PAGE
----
February 6, 2023 — Press Release

Advocates Call On Federal Housing Agency (FHA) and the Consumer Financial Protection Bureau (CFPB) to Prevent Additional Home Losses 

WASHINGTON – There are roughly 480,000 reverse mortgages currently outstanding in the United States and this number is expected to grow as baby boomers age. But a new report, Unmet Promises: Reverse Mortgage Servicing Challenges and How to Preserve Housing Stability for Older Adults, finds that reverse mortgages end in foreclosure much more often than they should. 

Reverse mortgage loans, available to borrowers over age 62, are meant to make it easier for older homeowners to age in place by allowing them to borrow against the equity in the home without any required monthly loan payment. The vast majority of reverse mortgage loans are insured by the Federal Housing Administration (FHA). 

“The FHA reverse mortgage program has not lived up to its full potential,” said Sarah Bolling Mancini, staff attorney at the National Consumer Law Center and primary author of the report. “Based on the information uncovered in this report, it is imperative that the FHA and the CFPB act quickly to prevent any additional home losses in vulnerable populations.”

The crisis of preventable reverse mortgage foreclosures does not impact all communities equally. Historically, people of color have been more likely to take out reverse mortgages, due to the legacy of discrimination and policies that limited their wealth-building opportunities, and they are also more likely to end up in reverse mortgage foreclosure. When it comes to addressing the racial wealth gap and racial homeownership gap, reducing the number of preventable reverse mortgage foreclosures is an important and necessary step.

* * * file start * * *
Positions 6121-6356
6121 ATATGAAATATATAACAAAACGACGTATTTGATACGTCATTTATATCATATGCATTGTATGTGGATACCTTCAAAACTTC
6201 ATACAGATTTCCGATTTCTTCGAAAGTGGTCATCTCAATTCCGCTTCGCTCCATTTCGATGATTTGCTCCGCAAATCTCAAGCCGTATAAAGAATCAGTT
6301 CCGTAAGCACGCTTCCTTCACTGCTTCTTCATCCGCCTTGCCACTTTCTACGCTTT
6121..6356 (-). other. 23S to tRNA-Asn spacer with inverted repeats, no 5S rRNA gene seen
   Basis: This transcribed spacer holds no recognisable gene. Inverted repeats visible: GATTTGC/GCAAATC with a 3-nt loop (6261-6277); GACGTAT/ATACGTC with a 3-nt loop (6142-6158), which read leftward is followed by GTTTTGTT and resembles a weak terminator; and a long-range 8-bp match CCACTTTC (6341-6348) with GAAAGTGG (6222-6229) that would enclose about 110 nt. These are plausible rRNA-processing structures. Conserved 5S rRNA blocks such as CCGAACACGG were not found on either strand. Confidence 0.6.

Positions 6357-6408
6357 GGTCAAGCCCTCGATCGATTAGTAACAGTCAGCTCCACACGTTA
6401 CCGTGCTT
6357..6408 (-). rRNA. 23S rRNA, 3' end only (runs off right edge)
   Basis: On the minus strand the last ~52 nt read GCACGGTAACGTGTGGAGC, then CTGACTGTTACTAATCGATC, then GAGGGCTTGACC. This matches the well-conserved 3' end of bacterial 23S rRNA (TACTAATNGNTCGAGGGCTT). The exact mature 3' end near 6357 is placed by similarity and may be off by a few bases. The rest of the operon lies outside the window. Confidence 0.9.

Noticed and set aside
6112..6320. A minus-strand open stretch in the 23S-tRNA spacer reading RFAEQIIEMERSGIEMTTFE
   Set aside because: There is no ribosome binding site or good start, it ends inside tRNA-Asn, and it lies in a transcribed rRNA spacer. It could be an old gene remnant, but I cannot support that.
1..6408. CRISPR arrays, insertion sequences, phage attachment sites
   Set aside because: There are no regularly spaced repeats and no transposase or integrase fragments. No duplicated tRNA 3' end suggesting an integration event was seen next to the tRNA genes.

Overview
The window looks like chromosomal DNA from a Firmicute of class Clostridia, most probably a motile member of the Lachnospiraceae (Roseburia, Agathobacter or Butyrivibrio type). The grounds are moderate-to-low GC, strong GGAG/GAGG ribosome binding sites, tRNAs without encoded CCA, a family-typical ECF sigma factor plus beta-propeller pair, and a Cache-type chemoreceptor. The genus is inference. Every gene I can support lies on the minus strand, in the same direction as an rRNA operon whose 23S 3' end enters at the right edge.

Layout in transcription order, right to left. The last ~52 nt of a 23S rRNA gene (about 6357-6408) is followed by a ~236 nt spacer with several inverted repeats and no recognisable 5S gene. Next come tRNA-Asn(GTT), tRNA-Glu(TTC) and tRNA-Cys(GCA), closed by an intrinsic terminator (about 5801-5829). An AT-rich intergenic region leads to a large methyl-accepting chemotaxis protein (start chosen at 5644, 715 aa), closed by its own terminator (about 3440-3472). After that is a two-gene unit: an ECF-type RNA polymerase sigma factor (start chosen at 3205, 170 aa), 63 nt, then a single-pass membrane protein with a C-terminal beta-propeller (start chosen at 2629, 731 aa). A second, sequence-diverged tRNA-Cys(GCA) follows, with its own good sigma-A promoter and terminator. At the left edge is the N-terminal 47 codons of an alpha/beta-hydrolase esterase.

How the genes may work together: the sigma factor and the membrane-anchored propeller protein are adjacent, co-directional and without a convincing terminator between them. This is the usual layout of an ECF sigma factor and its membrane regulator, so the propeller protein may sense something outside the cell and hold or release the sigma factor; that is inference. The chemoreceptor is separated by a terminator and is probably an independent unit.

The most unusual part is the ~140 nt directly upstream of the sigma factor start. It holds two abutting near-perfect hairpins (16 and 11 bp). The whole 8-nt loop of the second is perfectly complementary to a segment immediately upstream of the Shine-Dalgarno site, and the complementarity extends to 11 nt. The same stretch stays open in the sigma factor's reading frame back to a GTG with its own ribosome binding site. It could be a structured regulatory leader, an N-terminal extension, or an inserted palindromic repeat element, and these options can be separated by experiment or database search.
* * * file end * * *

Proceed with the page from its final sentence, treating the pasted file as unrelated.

“The goal of increasing racial equity in homeownership demands attention to home preservation in addition to opening the door to new homebuyers of color,” said Odette Williamson, Director of NCLC’s Racial Justice Initiative. “Preventing reverse mortgage foreclosures is one crucial step in that process, as this report shows.”

Through in-depth, qualitative interviews with advocates—legal services attorneys and housing counselors who represent reverse mortgage borrowers facing the risk of foreclosure— the report identifies the most common reasons for default, including communications issues with servicers and barriers to obtaining repayment plans. The authors provide recommendations for changes by the Federal Housing Administration (FHA), including: 

  • Allow flexibility in property charge loss mitigation policies 
  • Require a loss mitigation review 

The Consumer Financial Protection Bureau (CFPB) also has a role to play in maximizing the success of the reverse mortgage program and preventing unnecessary foreclosures. Our recommendations to the CFPB include the following policy changes:

  • Include reverse mortgages in the Real Estate Settlement Procedures Act (RESPA) mortgage servicing rules, to provide key protections for loss mitigation 
  • Work with FHA on standards for effective, plain language communications with reverse mortgage borrowers
  • Prioritize reverse mortgage servicer supervision and enforcement 

“Reverse mortgage loans fill an important gap in the social safety net, allowing older homeowners to remain in their homes, promoting their health and wellbeing, with minimal burden to taxpayers,” added Mancini. “But with an ever-increasing number of baby boomers entering retirement in greater financial insecurity than past generations, the time to address problems with FHA’s reverse mortgage program is now. Without change, reverse mortgages won’t not live up to their significant promise.” 

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